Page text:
BOOK REVIEW / An overdose of delights: Lucasta Miller on a sparkling biography of the picaresque and promiscuous Stendhal: Stendhal - Jonathan Keates: Sinclair-Stevenson, pounds 20

STENDHAL's most famous novel, Le Rouge et Le Noir, is a masterpiece of narrative control, but his life, the subject of Jonathan Keates's new biography, was strangely picaresque and unplotted. He was always changing direction - both literally, as he journeyed through Europe, and metaphorically, as he flitted from one career to the next, or bed-hopped, Don Juan-like, through an amazing roll-call of lovers. In literary terms, he was equally promiscuous, moving from genre to genre: travel-writing, art criticism, musicology, journalism, autobiography. 'Nobody knew exactly what people he met, what books he had written, what travels he made,' wrote his friend Merimee in a posthumous sketch.

Born Marie-Henri Beyle in 1783, he was even incapable of sticking to his given name. 'Stendhal' was only one of over 200 aliases he adopted during the course of his life which he would use not only to sign letters to friends but in personal memoranda to himself. Fear of the secret police, so pervasive in early 19th-century France, can only partially explain this obsession with disguise: Keates links Stendhal's urge to reinvent himself with his 'desire to transform reality into his own apprehension of the truth.'

This delight in his own subjectivity was given formal expression in the unfinished posthumously published Vie de Henry Brulard, an autobiographical fragment of extraordinary - perhaps suspicous - candour, from which Keates quotes extensively in the early part of his book. Stendhal hated his father and his provincial home town, Grenoble, but his intense love for his mother (who died when he was seven) must amount to the frankest Oedipus complex in literature: he wanted to cover her with kisses 'and that there should be no clothes . . . I returned her embraces with such ardour that she was often obliged to leave the room.'

At school, Stendhal showed early brilliance in mathematics but his interest in the subject waned once academic success enabled him to achieve what he had always wanted - to escape Grenoble, 'the very incarnation of bourgeois life and literally of nausea'. In Paris, he never made it to the Ecole Polytechnique, and his ambitions turned abruptly to the theatre, though he failed to produce a play. Eventually, his soulless but sucessful cousin, Pierre Daru, soon to become Napoleon's Secretary for War, fixed him up with a job at the Ministry. As a clerk he began badly - his spelling was shameful - but within months he was sent to join the army, then heading for Italy.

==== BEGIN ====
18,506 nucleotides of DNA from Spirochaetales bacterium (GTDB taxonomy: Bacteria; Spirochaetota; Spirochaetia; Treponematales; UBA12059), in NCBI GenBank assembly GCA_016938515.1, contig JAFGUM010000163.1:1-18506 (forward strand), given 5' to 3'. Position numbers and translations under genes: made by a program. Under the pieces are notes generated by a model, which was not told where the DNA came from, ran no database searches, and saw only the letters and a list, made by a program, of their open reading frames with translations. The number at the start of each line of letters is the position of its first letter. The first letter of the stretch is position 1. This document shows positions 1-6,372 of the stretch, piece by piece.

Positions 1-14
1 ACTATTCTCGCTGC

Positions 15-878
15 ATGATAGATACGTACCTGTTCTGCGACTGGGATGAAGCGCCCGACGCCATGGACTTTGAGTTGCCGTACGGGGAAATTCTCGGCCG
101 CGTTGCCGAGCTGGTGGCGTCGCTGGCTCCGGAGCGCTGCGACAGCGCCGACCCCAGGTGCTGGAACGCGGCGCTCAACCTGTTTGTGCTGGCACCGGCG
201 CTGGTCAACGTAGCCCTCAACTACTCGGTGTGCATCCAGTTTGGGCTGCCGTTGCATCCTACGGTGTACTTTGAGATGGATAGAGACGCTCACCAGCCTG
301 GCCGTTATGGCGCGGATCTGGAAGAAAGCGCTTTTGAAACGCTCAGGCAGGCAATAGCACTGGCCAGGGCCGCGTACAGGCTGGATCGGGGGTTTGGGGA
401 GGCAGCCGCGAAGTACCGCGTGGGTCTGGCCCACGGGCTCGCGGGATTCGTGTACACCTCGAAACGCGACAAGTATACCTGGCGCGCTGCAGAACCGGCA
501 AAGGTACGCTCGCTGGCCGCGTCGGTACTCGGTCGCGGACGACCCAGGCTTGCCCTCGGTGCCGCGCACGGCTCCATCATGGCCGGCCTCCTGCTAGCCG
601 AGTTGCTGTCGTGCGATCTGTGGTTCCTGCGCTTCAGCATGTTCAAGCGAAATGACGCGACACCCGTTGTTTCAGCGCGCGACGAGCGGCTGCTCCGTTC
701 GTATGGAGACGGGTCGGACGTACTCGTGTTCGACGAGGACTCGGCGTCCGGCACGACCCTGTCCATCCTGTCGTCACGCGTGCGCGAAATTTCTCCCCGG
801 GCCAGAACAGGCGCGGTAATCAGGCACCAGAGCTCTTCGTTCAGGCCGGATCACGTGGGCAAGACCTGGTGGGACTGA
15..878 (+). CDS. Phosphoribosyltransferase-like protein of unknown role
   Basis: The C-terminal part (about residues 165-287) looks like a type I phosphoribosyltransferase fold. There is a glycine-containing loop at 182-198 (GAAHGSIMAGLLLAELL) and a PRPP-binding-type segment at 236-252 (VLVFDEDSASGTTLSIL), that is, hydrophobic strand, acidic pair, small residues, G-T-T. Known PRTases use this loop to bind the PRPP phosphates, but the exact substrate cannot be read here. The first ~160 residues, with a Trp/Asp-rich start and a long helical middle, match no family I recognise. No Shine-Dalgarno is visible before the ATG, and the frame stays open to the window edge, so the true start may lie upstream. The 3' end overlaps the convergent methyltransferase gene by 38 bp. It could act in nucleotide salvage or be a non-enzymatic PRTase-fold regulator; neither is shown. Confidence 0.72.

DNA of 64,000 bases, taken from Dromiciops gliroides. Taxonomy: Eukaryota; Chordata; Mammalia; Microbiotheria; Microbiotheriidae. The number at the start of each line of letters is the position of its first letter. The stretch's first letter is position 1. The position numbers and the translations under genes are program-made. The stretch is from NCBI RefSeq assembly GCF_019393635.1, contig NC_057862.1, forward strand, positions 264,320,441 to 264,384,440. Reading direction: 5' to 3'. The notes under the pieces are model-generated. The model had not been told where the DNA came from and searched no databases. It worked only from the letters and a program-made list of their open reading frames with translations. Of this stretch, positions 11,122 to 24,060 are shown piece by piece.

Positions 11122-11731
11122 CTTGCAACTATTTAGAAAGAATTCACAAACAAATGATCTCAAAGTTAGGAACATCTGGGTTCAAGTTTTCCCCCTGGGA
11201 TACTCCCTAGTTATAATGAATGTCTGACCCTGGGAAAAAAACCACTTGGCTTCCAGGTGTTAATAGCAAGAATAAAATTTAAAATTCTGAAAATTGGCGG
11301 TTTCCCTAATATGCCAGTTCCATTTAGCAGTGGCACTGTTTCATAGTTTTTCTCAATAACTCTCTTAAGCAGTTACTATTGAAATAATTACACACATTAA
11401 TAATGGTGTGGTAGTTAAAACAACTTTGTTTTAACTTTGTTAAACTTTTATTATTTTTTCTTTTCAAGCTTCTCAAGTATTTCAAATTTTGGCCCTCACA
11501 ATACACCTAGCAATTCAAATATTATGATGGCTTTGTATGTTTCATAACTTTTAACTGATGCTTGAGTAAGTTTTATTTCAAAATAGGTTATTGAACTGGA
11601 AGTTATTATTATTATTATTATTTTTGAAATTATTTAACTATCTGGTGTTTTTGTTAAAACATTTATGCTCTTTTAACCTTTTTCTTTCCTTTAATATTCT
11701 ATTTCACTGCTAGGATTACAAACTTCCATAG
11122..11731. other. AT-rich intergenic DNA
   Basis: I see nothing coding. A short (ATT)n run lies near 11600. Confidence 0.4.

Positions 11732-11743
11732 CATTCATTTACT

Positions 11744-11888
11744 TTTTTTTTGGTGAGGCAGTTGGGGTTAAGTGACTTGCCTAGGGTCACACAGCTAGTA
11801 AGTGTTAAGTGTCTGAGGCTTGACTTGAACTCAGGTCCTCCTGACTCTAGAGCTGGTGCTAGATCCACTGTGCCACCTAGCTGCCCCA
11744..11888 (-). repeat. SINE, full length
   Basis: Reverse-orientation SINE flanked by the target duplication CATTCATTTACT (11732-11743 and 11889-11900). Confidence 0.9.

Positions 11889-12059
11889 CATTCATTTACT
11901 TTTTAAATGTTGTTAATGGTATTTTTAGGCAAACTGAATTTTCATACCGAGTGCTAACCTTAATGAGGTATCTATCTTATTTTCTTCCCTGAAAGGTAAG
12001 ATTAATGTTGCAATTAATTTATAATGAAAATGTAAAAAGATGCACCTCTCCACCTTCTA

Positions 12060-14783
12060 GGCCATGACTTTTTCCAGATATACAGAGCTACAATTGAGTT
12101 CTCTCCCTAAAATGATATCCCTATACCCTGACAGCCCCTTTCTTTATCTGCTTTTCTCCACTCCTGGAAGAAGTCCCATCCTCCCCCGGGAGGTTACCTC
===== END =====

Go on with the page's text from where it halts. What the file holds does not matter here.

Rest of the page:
Italy became the focus of a lifelong infatuation. During the course of his life he was to spend two important periods living there, first in glamorous Milan, where he went in 1814 after the fall of Napoleon, and then in boring Civitavecchia, where he held the post of Consul and died, aged 59, in 1842. As well as inspiring him with a love of the place, his first visit, with the army, also cemented another enthusiasm - for opera, especially Cimerosa's exquisitely witty Mozartian comedy, Il Matrimonio Segreta. His erotic education was also progressing: we see him copying into his diary a fellow officer's step by step guide to seduction ('. . . then you take your organ between the middle and the index finger of the right hand . . .')

Stendhal did not publish his first novel until he was in his forties. He was too busy doing other things. Because his life seems to have been so confusingly lacking in structure - there is no sense of a straight line towards his destiny - what sticks in the mind after reading this biography is a cluster of sparkling anecdotes: Stendhal notching up the date and time of an amorous encounter on his braces; taking acting lessons; meeting Byron in a box at La Scala; reading in his apartment in the Rue de Richelieu during the July Revolution of 1830 and noting in the margin, 'fusillade from firing parties while I read this page.' The vividness of such stories almost makes up for the absence of visual illustration. There are no pictures in this book, which is a pity. Portraits of at least some of Stendhal's many mistresses would have helped to individualise them.

The shapelessness of Stendhal's life presents obvious problems for the biographer, but Jonathan Keates manages to transmit both his own enthusiasm for his subject and Stendhal's enthusiasm for varied experience. Most importantly, though, he whets the reader's appetite for Stendhal's works, many of which are almost unknown in this country among non-specialists. Even his disastrous first novel, Armance sounds intriguing for the baffling circumlocutions with which it describes its hero's fatal flaw, impotence.

Glimpses of his travel writing tantalise - he has even given his name to 'Stendhal syndrome', a condition experienced by tourists in Florence who have 'overdosed on the city's aesthetic delights'. Most fascinating of all is the unfinished autobiography from which Keates quotes so effectively in the early chapters. The sad thing is that few of these works seem to be easily available in English. Let's hope that this biography will encourage the demand for them.

Arts and Entertainment
Terminator Genisys: Arnie remains doggedly true to his word as the man who said 'I'll be back', returning once more to protect Sarah Connor in a new instalment

 

film review
Arts and Entertainment
Relocation, relocation: Zawe Ashton travels the pathway to Northampton

TV review
Arts and Entertainment
BBC Three was launched a little over five years ago with the slogan: “Three, is a magic number, yes it is.”

BBC Trust agrees to axe channel from TV in favour of digital move

TV
Arts and Entertainment
British actor Idris Elba is also a DJ and rapper who played Ibiza last summer

film
Arts and Entertainment

books
Arts and Entertainment

Final Top Gear review

TV
Arts and Entertainment

music
Have you tried new the Independent Digital Edition apps?
Arts and Entertainment

ebooksNow available in paperback